ALPARSLAN m Turkish
From Turkish alp
meaning "brave" and arslan
meaning "lion", referring to the 11th-century Seljuk sultan Alp Arslan, who expanded the Seljuk Empire into Anatolia.
APOLLINAIRE m French (Rare)
French form of APOLLINARIS
. It was adopted as a surname by the Polish-French poet Guillaume Apollinaire (1880-1918), who based it on his Polish middle name Apolinary.
APOLLINARIS m Ancient Greek
Ancient Greek name derived from the name of the god APOLLO
. This was the name of several early saints and martyrs, including a bishop of Ravenna and a bishop of Hierapolis.
APOLLO m Greek Mythology (Latinized)
From Greek Ἀπόλλων (Apollon)
, which is of unknown meaning, though perhaps related to Indo-European *apelo
. Another theory states that Apollo can be equated with Appaliunas, an Anatolian god whose name possibly means "father lion"
or "father light"
. The Greeks later associated Apollo's name with the Greek verb ἀπόλλυμι (apollymi)
meaning "to destroy"
. In Greek mythology Apollo was the son of Zeus
and the twin of Artemis
. He was the god of prophecy, medicine, music, art, law, beauty, and wisdom. Later he also became the god of the sun and light.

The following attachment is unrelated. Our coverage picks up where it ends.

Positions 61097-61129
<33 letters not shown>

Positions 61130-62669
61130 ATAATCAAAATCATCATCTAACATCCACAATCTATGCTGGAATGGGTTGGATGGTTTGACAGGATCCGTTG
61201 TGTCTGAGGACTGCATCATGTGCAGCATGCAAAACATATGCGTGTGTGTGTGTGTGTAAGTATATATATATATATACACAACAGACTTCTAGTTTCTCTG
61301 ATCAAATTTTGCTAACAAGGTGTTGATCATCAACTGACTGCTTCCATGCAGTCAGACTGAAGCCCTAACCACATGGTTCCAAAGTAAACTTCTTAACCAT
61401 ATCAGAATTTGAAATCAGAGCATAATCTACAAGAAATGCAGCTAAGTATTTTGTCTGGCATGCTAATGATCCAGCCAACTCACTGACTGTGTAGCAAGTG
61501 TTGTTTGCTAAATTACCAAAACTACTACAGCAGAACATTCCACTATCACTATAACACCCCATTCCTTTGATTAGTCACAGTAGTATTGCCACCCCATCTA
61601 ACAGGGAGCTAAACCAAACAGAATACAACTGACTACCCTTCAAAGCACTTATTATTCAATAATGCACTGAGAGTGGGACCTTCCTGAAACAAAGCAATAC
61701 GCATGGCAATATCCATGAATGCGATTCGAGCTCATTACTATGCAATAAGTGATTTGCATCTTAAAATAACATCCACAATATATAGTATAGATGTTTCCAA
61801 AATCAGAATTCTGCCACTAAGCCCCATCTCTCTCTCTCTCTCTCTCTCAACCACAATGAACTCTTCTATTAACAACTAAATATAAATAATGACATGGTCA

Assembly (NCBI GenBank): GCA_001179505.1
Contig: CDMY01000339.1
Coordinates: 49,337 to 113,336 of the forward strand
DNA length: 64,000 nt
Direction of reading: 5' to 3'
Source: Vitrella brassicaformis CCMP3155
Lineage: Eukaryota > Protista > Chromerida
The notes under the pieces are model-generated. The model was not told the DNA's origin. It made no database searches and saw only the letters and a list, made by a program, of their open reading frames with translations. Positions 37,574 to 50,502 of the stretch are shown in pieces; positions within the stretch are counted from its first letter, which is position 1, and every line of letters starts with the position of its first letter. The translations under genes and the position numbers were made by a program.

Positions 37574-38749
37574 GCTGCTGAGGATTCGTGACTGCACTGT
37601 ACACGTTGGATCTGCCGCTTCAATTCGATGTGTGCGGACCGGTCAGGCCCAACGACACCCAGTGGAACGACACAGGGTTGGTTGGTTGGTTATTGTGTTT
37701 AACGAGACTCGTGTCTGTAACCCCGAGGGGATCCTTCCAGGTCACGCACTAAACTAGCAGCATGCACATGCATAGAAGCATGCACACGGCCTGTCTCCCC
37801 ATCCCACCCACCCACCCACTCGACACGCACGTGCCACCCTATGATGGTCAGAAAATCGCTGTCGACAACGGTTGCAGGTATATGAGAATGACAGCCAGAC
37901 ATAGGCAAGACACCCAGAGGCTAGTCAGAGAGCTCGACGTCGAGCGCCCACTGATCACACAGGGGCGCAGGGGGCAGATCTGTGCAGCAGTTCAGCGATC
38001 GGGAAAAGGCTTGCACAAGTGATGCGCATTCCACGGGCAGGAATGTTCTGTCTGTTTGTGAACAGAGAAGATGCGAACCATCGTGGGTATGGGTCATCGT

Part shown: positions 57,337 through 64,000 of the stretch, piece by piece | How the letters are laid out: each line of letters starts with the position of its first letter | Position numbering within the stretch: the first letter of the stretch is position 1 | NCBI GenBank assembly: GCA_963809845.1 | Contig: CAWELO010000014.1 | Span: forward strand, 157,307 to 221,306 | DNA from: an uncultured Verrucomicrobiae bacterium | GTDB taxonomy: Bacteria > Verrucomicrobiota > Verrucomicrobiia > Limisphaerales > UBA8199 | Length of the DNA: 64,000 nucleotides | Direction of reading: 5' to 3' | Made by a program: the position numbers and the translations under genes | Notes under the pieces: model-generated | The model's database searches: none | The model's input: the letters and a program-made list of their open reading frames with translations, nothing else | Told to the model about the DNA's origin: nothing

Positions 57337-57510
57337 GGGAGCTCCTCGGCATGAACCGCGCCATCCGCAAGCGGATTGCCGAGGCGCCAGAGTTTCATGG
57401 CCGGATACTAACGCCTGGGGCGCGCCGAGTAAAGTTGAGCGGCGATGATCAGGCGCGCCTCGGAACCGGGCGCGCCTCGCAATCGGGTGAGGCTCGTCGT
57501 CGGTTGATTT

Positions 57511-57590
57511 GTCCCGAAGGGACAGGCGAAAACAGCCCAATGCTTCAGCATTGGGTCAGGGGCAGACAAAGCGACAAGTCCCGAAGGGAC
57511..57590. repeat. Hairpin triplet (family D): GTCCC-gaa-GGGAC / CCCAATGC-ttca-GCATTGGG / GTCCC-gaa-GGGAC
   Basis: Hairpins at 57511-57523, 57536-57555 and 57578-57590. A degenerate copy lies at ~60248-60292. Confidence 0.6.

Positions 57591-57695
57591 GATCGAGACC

APOLLONIOS m Ancient Greek
From an ancient Greek personal name that was derived from the name of the Greek god APOLLO
. It was borne by a Greek poet of the 3rd century BC. Several saints have also had this name.
ARELI m Biblical
Means "lion of God, hero"
in Hebrew. This was the name of a son of Gad
in the Old Testament.
ARIEL m & f Hebrew, English, French, Spanish, Biblical, Biblical Greek
Means "lion of God"
in Hebrew, from אֲרִי ('ari)
meaning "lion" and אֵל ('el)
meaning "God". In the Old Testament it is used as another name for the city of Jerusalem. Shakespeare used it as the name of a spirit in his play The Tempest
(1611), and one of the moons of Uranus bears this name in his honour. As an English name, it became more common for females in the 1980s, especially after it was used for the title character in the Disney film The Little Mermaid
ASLAN m Turkish, Kazakh, Azerbaijani, Chechen, Ossetian, Circassian
From Turkic arslan
. This was a byname or title borne by several medieval Turkic rulers, including the Seljuk sultan Alp Arslan (a byname meaning "brave lion") who drove the Byzantines from Anatolia in the 11th century. The author C. S. Lewis later used the name Aslan
for the main protagonist (a lion) in his Chronicles of Narnia
series of books, first appearing in 1950.
BAST f Egyptian Mythology
From Egyptian bꜣstt
, which was possibly derived from bꜣs
meaning "(ointment) jar"
. In Egyptian mythology Bast was a goddess of cats, fertility and the sun who was considered a protector of Lower Egypt. She was often depicted with the head of a lioness or a house cat. As her role in the Egyptian pantheon diminished, she was called Bastet
BASTET f Egyptian Mythology
From Egyptian bꜣstjt
, a variant of BAST
. This form of the name, was given to her after the similar goddess Sekhmet (protector of Upper Egypt) became more important.